Rules are rules, right guys?

  • procuradorfiscal Tooele, UT
    Nov. 7, 2013 3:12 a.m.

    Re: ". . . NCAA rules prohibit student-athletes who do not enroll within a year of high school graduation from playing in a competitive league . . . ."

    Church ball is a competitive league?

    Tell that to the guys in my HP quorum that got roped into supplementing the Elders, and you'd get a good laugh.

  • Maudine SLC, UT
    Nov. 6, 2013 11:19 p.m.

    @ ClarkHippo: Say what you want about the NCAA, but most of you wouldn't care about this kid not being able to play ball if he weren't LDS.

  • Kalindra Salt Lake City, Utah
    Nov. 6, 2013 11:15 p.m.

    @ ThomasJefferson: "Competitive" and "professional" are not synonyms. Church ball is competitive, that is how it violates the rules.

    @ ClarkHippo: The guy broke rules that he voluntarily agreed to follow. If it makes you feel better to blame the NCAA, go right ahead.

    PS - The decision is being appealed and supposedly there is a good chance it will be overturned. The NCAA is following their procedures. Boo hoo.

  • morpunkt Glendora, CA
    Nov. 6, 2013 11:12 p.m.

    What about when Jimmer played all those games in the prison with all those inmates? I can't believe this absurdity.
    Yes. Johnny Manziel's signing of autographs was another stumper for me. But then again, he's in the S.E.C.. This is an elite club, with lots of possible lost revenues to their coffers. Just follow the money. The powers that be within the NCAA consider Colgate a non-entity.

  • ClarkHippo Tooele, UT
    Nov. 6, 2013 9:10 p.m.


    Say what you want about following the rules, but the fact of the matter is, the NCAA is not an equal opportunity enforcer.

    If the same thing had occurred with a star player for a school like North Carolina, UConn or Syracuse, I can't help but wonder if this situation would have been completely swept under the rug.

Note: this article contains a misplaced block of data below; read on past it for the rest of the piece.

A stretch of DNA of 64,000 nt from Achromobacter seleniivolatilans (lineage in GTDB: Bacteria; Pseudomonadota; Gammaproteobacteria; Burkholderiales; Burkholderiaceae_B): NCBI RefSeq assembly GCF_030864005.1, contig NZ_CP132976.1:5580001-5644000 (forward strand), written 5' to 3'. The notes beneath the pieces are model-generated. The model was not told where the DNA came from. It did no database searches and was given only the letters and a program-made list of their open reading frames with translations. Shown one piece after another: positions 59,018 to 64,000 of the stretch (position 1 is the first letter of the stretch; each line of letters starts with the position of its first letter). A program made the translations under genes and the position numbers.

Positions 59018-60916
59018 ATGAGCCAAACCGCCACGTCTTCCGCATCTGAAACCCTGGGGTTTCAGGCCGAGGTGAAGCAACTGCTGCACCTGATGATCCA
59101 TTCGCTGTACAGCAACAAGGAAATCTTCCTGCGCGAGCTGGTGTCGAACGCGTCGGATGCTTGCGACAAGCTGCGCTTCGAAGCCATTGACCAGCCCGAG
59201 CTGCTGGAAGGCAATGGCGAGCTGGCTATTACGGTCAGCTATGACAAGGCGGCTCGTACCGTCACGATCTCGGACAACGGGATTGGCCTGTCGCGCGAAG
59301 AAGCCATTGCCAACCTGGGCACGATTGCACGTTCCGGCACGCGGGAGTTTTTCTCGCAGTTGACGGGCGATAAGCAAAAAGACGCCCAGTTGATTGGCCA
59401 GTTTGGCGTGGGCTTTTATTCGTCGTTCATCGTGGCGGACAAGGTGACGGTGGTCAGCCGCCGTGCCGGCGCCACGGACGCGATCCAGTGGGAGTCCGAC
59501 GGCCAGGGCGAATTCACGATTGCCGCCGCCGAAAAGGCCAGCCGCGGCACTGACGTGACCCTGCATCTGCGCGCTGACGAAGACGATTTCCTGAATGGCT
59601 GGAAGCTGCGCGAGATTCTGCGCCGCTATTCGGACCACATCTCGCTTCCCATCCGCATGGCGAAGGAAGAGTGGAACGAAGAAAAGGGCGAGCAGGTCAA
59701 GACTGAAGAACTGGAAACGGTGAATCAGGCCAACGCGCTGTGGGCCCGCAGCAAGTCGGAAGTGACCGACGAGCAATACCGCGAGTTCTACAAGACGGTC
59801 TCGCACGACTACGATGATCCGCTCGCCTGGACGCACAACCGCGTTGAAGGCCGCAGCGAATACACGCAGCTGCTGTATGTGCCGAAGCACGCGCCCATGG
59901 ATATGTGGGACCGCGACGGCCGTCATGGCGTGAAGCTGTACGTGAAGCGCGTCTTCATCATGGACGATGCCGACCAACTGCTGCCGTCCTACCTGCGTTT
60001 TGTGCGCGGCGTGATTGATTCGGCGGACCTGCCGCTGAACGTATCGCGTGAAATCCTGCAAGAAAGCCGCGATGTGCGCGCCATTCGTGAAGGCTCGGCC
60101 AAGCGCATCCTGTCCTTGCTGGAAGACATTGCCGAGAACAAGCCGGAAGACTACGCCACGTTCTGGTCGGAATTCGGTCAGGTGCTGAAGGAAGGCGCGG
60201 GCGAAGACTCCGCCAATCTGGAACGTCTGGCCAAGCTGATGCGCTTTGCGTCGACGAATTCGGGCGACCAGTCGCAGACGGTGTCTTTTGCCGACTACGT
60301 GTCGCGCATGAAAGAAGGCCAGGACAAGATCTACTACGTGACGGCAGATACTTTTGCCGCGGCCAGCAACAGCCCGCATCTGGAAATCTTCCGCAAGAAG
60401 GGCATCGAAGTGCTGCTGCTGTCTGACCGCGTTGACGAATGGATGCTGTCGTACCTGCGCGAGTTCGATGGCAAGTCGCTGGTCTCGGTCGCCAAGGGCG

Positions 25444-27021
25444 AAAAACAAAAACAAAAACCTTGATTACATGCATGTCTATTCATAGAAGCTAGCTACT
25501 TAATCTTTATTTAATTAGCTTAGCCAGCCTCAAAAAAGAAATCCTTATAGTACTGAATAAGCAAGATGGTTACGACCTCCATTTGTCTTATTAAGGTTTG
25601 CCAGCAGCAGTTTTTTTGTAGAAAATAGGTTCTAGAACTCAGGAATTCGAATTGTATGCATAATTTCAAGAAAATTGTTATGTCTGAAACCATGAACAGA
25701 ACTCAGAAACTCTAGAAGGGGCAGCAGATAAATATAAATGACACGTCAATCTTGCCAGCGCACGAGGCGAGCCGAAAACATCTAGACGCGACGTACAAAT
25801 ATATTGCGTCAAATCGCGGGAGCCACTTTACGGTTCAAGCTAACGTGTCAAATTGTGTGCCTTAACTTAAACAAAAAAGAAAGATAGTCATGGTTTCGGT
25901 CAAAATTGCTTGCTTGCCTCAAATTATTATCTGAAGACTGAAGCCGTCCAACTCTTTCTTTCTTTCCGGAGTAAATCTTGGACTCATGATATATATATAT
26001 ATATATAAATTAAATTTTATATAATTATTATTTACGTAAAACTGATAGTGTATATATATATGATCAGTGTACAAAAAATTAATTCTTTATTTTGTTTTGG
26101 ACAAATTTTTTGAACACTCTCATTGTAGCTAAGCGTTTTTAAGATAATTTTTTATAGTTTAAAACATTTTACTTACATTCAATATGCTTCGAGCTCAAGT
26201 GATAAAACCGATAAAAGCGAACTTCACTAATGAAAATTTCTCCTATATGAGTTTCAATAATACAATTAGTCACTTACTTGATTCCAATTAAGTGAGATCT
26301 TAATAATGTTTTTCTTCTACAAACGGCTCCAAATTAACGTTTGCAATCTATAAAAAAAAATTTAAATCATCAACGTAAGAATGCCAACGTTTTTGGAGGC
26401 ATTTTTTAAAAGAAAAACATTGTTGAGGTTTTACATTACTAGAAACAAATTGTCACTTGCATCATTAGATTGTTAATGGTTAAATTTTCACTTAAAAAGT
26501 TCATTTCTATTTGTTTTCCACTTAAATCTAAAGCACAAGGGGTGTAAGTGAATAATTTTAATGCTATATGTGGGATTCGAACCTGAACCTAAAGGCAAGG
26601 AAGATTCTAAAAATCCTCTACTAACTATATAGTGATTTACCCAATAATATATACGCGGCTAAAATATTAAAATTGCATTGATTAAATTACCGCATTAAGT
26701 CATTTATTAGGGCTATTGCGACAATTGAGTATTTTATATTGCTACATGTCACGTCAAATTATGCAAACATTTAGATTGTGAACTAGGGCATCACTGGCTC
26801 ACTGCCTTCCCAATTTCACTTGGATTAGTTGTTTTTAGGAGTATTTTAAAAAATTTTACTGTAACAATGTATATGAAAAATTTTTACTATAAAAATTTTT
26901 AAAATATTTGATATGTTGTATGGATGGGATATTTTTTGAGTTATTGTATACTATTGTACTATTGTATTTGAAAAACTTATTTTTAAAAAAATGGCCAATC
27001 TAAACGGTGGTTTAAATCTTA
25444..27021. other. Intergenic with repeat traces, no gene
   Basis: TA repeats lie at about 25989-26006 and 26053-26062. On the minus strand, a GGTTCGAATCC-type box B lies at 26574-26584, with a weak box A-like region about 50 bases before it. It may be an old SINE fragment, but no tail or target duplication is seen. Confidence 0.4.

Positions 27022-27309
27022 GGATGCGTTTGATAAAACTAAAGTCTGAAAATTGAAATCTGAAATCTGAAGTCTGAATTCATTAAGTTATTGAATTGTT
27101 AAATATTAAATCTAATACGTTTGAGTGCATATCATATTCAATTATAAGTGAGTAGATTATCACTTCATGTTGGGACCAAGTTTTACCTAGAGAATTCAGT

• ClarkHippo Tooele, UT
    Nov. 6, 2013 9:05 p.m.

    “Some of the rulings that come from the NCAA don’t make sense,"

    Gee, hard to imagine.

    "Johnny Manziel gets a half-game suspension for signing autographs. A guy plays three games in a church league, and he loses a year. Obviously there’s a difference between big-time athletes and small-time athletes with the NCAA.”

    Again, hard to imagine.

  • mountain man Salt Lake City, UT
    Nov. 6, 2013 8:42 p.m.

    Look I have first had experience of playing church ball. Let me tell you...not just me but most of us could have gone pro. I'm sure this elevated his game substantially. I don't mean to brag but the nba got nothin on us. We can dive, dunk, fake, post up, post out, do the hit and roll and nail it consistently from the foul line. Actually I'm surprised anyone let a lowly NCAA player anywhere near the church's court. Are you sure he wasn't just the water boy?

  • WestGranger West Valley City, Utah
    Nov. 6, 2013 8:02 p.m.

    The NCAA is out of control! Fascism is alive and well in the U.S.A.

  • Kalindra Salt Lake City, Utah
    Nov. 6, 2013 7:54 p.m.

    @ Mike: Stories on other sources state that NCAA rules prohibit student-athletes who do not enroll within a year of high school graduation from playing in a competitive league during that time - it has to do with maintaining amateur status. The stated penalty for violation is losing a year.

    He would have been made aware of the rules when he first applied for eligibility while in high school.

  • BYR West Bountiful, UT
    Nov. 6, 2013 7:40 p.m.

    Kalinda, obviously you miss the point.

  • kiaoraguy Provo, UT
    Nov. 6, 2013 7:39 p.m.

    One of the key words here is 'organized sport'...since when are pick-up games in church gyms 'organized'? He's not the first , won't be the last either

  • Kalindra Salt Lake City, Utah
    Nov. 6, 2013 7:08 p.m.

    The nerve! Expecting people to follow the rules!

  • Cinci Man FT MITCHELL, KY
    Nov. 6, 2013 4:46 p.m.

    What, you say? The NCAA board is a corrupt bunch of educators who cannot use their brains? I cannot imagine!

  • Mike Johnson Stafford, VA
    Nov. 6, 2013 4:46 p.m.

    There are several things I wish this article covered about this story:

    1. What specifically is the rule that denies a player eligibility because they played in another organized format?

    2. Did the player simply respond he had played in an organized format in the last two years, or did he explain what that format was?

    3. Normally, players have 5 years to play 4 years. Not participating in the sport during a break is usually required to preserve eligibility. Did this play in the NCAA decision?